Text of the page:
May 16, 2018
Hughes Amys' Bill Chalmers successful before Ont. C.A. in sustaining finding of no defence obligation
Author Michael S. Teitelbaum
Related Lawyer Caroline Mowat
In respect of the previous Blawg post, pasted below, in the now-titled Mori Essex Nurseries Inc. v. Northbridge General Insurance Corporation
, further congratulations go to our Bill Chalmers who was successful before the Ontario Court of Appeal in upholding the motion judge's decision which found no duty to defend proceedings relating to the supply of grape vines.
Bill was very ably assisted in drafting the factum by one of Hughes Amys' fine associates, Caroline Mowat.
Well Done, Bill and Caroline!
The Court's Endorsement reads:
 The appeal was argued principally on the basis that the care custody or control exclusion did not apply so as to justify the respondent’s refusal to provide a defence to the appellant Mori Essex Nurseries (Essex).
 The motion judge found that the insurer had no duty to defend because of the exclusions contained in the Essex’s Commercial General Liability Policy. Essex appeals arguing that the claim includes damage that may have occurred after the vines left the care custody or control of Essex. As a result, Essex maintains that the care custody or control exclusion in the policy does not apply to some of the damage being claimed and the insurer must provide a defence.
 We disagree. The motion judge properly focussed on the pleadings and the policy. He carried out a careful review and correctly found that, as they relate to Essex, the pleadings allege that any defect in the vines resulting in the damage claimed was caused by Essex['s] negligent treatment of the vines when they were in its care custody or control. This triggers the care custody or control exclusion of the policy.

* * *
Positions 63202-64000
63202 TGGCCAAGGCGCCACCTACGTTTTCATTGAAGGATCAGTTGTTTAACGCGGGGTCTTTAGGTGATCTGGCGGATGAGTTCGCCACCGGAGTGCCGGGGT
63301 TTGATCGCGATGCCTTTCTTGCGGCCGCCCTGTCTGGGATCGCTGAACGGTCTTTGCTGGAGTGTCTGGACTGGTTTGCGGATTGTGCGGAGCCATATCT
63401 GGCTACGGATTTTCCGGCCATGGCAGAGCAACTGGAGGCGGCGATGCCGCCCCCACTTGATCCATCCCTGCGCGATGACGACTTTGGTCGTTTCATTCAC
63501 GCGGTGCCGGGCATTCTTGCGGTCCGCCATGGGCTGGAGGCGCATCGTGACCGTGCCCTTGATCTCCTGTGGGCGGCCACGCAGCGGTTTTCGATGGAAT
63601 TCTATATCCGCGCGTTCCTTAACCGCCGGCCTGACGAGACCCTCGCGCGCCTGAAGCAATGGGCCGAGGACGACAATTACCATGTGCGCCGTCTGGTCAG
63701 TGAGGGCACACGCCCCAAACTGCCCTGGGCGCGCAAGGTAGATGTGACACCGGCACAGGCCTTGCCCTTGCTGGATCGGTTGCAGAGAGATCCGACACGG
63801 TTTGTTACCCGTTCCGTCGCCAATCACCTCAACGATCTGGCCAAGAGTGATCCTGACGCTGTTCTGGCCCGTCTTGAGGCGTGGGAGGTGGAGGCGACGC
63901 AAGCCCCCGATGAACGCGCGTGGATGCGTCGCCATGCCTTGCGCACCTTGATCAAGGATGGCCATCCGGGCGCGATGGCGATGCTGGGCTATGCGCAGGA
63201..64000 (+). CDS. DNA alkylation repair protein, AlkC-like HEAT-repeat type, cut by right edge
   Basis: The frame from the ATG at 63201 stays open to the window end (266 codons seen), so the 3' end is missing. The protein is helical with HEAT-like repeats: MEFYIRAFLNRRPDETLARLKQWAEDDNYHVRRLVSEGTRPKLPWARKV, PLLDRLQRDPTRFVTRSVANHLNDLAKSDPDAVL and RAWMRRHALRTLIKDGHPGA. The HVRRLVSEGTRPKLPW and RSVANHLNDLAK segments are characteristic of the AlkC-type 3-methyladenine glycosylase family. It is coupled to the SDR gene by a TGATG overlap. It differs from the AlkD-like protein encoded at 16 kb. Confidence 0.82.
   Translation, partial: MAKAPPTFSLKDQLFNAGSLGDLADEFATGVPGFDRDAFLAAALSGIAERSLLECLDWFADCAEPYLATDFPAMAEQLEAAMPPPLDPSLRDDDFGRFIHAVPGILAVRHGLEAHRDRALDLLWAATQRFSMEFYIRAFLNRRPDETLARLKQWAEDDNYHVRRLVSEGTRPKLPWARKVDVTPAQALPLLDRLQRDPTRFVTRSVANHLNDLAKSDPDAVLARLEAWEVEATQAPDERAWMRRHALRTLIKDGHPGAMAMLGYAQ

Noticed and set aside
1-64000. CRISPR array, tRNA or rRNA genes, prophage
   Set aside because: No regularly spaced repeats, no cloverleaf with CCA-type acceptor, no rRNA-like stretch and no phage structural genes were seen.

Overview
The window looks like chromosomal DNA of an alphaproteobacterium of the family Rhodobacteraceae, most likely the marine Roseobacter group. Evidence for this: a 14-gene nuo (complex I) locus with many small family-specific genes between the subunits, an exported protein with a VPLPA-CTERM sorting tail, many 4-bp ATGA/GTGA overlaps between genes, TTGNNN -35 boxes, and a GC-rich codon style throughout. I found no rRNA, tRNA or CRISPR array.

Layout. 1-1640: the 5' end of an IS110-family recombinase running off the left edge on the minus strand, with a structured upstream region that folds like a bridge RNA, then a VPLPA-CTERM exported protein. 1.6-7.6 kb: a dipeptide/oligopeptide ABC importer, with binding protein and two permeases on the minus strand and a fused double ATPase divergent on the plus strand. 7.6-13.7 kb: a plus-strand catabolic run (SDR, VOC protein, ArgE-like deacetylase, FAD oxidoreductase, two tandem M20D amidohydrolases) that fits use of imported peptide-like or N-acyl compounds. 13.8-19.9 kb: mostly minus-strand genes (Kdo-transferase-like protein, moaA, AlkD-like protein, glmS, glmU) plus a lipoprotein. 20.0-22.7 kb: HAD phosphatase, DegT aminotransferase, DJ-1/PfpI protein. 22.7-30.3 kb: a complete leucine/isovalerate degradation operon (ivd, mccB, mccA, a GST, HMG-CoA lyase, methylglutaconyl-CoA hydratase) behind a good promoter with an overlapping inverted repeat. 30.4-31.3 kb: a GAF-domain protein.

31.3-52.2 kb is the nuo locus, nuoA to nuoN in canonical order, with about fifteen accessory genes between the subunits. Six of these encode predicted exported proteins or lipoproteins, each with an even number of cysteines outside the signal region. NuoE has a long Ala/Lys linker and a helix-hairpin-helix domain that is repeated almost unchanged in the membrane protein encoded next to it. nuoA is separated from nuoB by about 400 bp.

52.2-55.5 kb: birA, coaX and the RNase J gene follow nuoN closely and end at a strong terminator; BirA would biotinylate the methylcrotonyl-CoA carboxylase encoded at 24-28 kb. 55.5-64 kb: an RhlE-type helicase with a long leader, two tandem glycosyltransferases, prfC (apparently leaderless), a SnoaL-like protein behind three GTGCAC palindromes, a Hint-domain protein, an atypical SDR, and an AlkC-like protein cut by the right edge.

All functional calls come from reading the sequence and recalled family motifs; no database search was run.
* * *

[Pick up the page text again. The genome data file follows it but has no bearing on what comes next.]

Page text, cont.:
In any event, the motion judge also considered Peller’s claim, as set out [in] its pleading. As he explained in his reasons, Peller’s allegation is that the damage was caused by fungus that affected 100% of the vines. This triggers a second exclusion in the policy, the exclusion for damage resulting from fungi or spores.
 In conclusion, we see no error in the motion judge’s decision and the appeals are dismissed. The cross-appeal is dismissed as moot. Costs to the respondent fixed at $10,000 inclusive of disbursements and applicable taxes.
Ont. Super. Ct. finds no duty to defend in action in which Hughes Amys' Bill Chalmers represented the insurer
by Michael Teitelbaum | Oct 18, 2017
Hearty Congratulations to our very own Bill Chalmers who successfully resisted a motion before Ontario Superior Court Justice Koehnen seeking an order that the defendant insurer was obliged to defend the underlying main and third party claims in British Columbia in Mori-Vines Inc. v. Northbridge General Insurance Corporation.
His Honour found that no defence duty was owed based on how the B.C. action is pleaded. He also held that if he were wrong, and a duty to defend were owed, then terms would be required to "protect the plaintiffs against any potential conflict that may arise as a result of events to date".